Depression, as a result, kept on piling up on him. He also feels that failure has become family inheritance. Even his sons are not able to fulfill what they aspired for. His son Happy is happy-go-lucky person. He is shallow and vain and is not serious about life. Willy had pinned most of his hopes and faith on his elder son Biff, who is nothing more than a petty thief and at the age of thirty-four, he is still wandering about aimlessly. Willy constantly tries to instill his own values of salesmanship in his sons. Willy lost his respect with his elder son because of the discovery of an affair of his with a woman. It is only towards the end that they reconcile. His sons come home and the father considers it as an opportunity to bring the family together again. The sons go back to their employees but their endeavors ended in failure. Willy asked his employer for an increase in pay but got himself fired. Biff confided his disillusionment to his father and weeps realizing the pitiable condition of his father. His weeping made his father realize that his son still love him. In order to make atonement for the past lapses and misgiving the father decided to kill himself so that with the help of the insurance money the sons could start a new life. He feels that he is giving biff something concrete, in return for the love he has tendered; he gives up his life to make his sons lay hands on a substantial amount of money, which he still sees as the key to his son’s success. Love indeed reigns supreme in this play.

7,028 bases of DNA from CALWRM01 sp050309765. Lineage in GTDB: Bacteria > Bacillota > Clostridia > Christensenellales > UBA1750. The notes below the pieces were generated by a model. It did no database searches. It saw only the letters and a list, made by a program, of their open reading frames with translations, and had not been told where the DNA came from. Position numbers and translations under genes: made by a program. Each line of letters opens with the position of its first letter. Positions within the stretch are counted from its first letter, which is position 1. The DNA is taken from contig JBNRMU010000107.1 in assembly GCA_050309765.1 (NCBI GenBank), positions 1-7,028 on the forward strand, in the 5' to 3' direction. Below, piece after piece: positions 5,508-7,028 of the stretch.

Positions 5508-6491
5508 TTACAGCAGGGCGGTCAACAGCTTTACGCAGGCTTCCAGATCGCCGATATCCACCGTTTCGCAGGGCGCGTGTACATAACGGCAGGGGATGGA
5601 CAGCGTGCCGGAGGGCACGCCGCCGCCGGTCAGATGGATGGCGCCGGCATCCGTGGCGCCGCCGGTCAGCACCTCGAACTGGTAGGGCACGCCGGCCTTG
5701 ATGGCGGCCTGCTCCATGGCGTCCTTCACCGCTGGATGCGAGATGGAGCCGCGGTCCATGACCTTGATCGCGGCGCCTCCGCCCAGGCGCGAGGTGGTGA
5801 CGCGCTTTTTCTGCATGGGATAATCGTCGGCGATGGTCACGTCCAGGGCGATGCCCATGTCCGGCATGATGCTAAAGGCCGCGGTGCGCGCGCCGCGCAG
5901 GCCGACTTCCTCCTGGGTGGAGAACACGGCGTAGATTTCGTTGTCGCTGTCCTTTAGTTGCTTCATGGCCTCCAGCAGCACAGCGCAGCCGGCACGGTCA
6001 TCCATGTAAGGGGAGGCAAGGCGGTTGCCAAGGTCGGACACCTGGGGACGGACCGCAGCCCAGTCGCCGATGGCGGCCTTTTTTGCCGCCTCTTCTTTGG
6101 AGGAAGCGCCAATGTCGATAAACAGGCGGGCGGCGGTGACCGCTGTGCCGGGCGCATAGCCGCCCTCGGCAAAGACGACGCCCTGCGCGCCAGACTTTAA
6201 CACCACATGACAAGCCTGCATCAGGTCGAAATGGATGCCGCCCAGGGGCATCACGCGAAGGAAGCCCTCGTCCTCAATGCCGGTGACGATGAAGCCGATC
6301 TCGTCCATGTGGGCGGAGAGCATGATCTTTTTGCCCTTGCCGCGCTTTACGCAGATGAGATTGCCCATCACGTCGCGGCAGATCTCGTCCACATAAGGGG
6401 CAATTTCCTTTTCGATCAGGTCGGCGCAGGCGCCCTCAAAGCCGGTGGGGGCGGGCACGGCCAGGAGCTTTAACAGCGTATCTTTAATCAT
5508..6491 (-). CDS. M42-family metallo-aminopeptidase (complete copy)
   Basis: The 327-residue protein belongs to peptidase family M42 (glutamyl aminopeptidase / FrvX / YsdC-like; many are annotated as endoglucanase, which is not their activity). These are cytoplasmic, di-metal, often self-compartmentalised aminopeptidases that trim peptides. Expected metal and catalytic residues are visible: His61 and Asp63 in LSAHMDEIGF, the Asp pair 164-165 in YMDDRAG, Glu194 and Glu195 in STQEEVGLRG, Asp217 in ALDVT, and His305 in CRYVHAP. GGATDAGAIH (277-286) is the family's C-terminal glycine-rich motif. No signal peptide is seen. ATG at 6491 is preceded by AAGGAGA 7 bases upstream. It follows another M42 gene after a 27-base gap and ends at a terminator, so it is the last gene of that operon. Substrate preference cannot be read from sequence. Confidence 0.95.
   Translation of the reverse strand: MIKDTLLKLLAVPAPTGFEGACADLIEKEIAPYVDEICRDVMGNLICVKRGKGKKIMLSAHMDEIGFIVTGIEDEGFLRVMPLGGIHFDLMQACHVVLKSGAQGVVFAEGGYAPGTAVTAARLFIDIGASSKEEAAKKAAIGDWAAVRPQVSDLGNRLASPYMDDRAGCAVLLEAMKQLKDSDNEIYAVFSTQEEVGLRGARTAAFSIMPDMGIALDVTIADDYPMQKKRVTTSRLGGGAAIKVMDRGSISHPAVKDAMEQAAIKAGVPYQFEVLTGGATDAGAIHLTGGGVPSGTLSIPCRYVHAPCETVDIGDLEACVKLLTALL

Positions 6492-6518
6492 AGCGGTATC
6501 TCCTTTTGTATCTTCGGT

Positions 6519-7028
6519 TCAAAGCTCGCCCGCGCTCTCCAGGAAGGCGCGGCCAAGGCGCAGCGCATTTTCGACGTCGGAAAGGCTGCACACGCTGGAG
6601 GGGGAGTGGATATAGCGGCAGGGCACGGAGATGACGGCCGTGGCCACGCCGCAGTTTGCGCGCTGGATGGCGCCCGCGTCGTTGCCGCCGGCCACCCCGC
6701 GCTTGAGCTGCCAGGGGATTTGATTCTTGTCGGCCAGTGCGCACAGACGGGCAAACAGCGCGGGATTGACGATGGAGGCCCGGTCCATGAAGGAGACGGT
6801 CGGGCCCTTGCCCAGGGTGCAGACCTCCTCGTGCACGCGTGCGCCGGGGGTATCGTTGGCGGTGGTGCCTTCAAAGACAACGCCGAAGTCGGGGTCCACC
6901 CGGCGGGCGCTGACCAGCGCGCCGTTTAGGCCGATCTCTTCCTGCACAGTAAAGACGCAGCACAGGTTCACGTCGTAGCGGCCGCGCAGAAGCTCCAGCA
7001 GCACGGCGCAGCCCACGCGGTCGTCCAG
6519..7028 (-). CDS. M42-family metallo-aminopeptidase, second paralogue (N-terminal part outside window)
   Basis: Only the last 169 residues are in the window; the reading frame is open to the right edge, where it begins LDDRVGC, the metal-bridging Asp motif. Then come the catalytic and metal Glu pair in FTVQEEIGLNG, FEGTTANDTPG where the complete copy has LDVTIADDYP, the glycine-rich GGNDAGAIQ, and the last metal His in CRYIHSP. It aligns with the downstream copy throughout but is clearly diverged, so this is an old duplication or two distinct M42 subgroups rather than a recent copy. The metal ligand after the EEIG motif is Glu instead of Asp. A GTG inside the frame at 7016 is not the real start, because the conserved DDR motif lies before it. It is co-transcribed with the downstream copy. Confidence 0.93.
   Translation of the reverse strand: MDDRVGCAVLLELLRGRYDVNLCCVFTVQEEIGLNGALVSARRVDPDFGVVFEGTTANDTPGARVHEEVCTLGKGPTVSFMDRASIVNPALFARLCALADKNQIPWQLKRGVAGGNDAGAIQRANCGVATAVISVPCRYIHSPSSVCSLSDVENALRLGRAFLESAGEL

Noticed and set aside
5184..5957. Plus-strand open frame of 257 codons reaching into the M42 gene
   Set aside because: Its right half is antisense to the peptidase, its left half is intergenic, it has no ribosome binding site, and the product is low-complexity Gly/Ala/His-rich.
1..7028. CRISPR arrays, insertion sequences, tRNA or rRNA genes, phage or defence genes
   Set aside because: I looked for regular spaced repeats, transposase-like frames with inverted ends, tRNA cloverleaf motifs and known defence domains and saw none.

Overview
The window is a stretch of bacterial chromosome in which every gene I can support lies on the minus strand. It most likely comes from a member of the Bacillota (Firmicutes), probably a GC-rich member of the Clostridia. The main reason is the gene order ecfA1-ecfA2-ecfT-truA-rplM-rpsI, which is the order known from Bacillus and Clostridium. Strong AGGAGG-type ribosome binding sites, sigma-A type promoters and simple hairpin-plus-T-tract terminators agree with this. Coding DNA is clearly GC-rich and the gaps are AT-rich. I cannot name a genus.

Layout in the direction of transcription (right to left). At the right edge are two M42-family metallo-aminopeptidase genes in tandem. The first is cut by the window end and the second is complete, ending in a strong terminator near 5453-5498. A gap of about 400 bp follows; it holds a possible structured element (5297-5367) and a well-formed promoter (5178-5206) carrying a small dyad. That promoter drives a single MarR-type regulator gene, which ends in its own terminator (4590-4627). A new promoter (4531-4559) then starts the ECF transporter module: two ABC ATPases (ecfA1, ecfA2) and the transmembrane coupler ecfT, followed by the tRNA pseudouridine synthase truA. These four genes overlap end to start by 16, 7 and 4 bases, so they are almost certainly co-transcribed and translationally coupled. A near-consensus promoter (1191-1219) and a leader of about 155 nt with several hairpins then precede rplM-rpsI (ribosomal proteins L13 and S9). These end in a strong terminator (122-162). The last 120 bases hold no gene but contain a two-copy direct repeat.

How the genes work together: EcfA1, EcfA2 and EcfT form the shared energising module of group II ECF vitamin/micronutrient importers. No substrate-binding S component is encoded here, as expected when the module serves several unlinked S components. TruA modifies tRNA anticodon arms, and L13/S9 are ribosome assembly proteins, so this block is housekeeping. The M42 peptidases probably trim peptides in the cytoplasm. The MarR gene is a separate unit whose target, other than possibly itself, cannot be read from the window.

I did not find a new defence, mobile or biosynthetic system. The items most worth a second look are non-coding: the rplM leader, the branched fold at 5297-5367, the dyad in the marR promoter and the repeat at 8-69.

“Death of a Salesman” is the story of a man who has given up conscience for a place in society that can never be his. Biff partly hints at this state when he says: “they’ve never laughed at Dad for years, and you know why? Because we don’t belong in this nuthouse of a city! We should be mixing cement on some open plain, or –or carpenter.” So Willy becomes a victim of (1) his own dreams which are beyond his status, (2) of the society he belongs to, and (3) of a lost conscience. In losing his identity in an illusion of success and security, Willy Loman is strongly influenced by the same idea that dominated the Gatsbys and the Babbitts.